Care and Feeding

I Took Drastic Measures to Deal With My Son’s Mountain of Christmas Gifts

Am I a horrible Scrooge of a mother?

A pile of gifts.
Photo illustration by Slate. Photo by Getty Images Plus.

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Dear Care and Feeding,

I went berserk about presents on Christmas, and I’m not sorry. Although I calmed down 24 hours later, I still haven’t changed my mind. My in-laws buy my kid (almost 5) so much stuff year-round. Last Christmas, my son got so many presents that he gave up unwrapping, threw a tantrum, and refused to eat and nap for the rest of the day. Last week, my son said he doesn’t find all these new toys interesting after a day or two. We’ve talked about donating before, but at the last minute he’ll back out and throw a fit.

On Christmas Day this year, when my son was whining about presents, I’d had it. I donated all the toys he hadn’t touched in at least a year, and I still don’t think I’ve made a dent. My kid has yet to notice anything is missing, which proves my point!

Here’s where my husband and I disagree: I had been keeping some large gifts that my parents also sent in my closet (to the point I barely have any space left). The original plan was to dole out those presents throughout the year, but we still had stuff from last year we hadn’t given to him. I unilaterally (because they were my family’s gifts) decided to return these presents and put the money ($500) towards tuition or a savings account.

A major detail: My son doesn’t know the gifts exist, so I’m not taking anything away. My husband wants me to stop donating toys and not return my parents’ gifts. He thinks our kid will be upset once he realizes I gave the toys away (something I’m willing to face), and he thinks I shouldn’t give away presents that aren’t mine. I reminded my husband that if our kid appreciated what he has, played with his possessions, donated to others, and had a better attitude (all things we try to instill), I would have spent my Christmas morning differently.

Since my in-laws aren’t dialing back the excessive gifts, and we have limited space, I’m taking charge, especially as my son’s birthday is coming up. (As I write this, there are still more Christmas presents for my kid at my in-laws’ house to open!) It’s my family, and I’ll decide how the gifts from them get doled out in the same way my husband lets his parents do whatever they want. There are other issues at play, but material goods are a big problem. Despite my best intentions and desire to give my child a better life, I’ve turned him into a spoiled brat and I’ve allowed others to spoil him. I blame myself. What say you? Am I a horrible Scrooge of a mother?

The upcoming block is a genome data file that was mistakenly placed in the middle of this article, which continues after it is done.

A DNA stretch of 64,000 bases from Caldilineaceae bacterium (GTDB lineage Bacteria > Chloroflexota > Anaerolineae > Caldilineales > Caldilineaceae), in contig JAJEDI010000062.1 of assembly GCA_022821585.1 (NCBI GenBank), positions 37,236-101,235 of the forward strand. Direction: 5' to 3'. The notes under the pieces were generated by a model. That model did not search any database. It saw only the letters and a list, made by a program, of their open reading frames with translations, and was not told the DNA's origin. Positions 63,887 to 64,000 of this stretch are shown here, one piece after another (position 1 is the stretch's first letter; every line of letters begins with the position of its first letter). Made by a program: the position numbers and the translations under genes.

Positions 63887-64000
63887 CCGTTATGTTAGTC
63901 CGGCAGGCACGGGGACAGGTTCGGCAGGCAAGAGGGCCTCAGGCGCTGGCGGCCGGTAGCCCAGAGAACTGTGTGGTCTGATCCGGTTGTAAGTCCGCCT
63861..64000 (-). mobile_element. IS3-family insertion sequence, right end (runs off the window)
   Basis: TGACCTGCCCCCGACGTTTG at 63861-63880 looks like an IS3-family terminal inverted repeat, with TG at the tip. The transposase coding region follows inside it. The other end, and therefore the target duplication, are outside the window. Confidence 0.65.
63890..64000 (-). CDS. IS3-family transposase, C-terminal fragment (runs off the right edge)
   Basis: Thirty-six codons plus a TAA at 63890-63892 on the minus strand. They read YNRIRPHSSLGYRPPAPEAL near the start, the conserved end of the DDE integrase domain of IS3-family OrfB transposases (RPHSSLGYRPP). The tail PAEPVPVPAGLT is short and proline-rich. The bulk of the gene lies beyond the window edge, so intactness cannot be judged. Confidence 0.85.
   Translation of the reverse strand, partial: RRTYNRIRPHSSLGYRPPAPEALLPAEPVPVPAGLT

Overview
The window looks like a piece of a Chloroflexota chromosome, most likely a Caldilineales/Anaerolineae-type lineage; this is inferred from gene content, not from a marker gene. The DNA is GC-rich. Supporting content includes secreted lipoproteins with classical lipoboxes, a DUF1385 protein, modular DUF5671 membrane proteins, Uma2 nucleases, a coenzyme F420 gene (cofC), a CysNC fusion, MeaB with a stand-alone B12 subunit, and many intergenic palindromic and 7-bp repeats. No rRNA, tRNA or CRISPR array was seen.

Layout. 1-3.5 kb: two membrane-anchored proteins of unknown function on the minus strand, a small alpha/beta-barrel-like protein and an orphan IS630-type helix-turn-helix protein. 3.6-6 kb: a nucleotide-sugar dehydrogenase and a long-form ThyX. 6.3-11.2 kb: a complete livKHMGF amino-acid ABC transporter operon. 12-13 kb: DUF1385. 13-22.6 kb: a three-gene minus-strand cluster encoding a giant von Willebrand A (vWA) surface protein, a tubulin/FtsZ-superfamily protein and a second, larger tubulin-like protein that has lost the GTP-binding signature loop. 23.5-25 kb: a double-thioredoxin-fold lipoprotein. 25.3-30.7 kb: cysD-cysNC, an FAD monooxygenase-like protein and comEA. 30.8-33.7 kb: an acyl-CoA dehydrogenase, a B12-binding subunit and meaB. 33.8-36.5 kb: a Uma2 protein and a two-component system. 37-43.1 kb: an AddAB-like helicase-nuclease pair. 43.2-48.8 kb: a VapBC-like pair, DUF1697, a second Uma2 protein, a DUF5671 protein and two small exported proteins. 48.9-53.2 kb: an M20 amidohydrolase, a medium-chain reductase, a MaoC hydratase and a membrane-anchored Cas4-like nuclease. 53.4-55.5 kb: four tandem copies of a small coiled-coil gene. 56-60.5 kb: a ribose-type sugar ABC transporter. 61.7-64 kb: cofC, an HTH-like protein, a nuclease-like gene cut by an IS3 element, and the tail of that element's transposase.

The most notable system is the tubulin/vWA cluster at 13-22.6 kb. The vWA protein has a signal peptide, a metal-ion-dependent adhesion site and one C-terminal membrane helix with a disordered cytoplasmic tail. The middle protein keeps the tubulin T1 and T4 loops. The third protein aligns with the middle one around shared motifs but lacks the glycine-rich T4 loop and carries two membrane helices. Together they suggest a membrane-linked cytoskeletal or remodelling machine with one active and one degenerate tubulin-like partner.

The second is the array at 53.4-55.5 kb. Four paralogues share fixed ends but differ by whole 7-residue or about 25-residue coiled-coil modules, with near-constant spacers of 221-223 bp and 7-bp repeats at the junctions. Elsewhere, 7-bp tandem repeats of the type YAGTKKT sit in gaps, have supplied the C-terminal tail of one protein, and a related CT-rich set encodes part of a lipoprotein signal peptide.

—Big Time In Seattle

Dear Big Time,

I answered a question similar to yours a few weeks ago, but I’ll happily dive in again because this is a common theme around the holiday season. First off, no, you’re not a horrible mother for donating the toys, but I think you and your husband are going about this the wrong way.

Clearly, you’re not doing an effective enough job in telling your son’s grandparents to cool it with the gifts. Stop pussyfooting around and say something like, “Look, I know you care, but we literally do not have any room to store these gifts you’re sending our son. Not to mention, he gets bored after playing with the toys for a few hours, so we just end up donating them to less fortunate kids. If you truly want to do something nice for him, donate to his college fund or savings, and send only one material gift.”

As I’ve said before, some grandparents believe the best way to show love is through material gifts, and it couldn’t be further from the truth. You need to remind them that the best gifts they can give are through experiences like vacations, playdates, sleepovers, etc. Your son won’t remember anything about the toys he received a few years from now, but he’ll definitely remember the fun times he spent with his loved ones.

In summary, you’re rearranging the deck chairs on the Titanic by worrying about donating the gifts or not. The root cause is the grandparents, and you need to address them immediately. I’m sure they wouldn’t want their grandson to become a spoiled brat, but if they continue along these lines, it could be inevitable.

—Doyin

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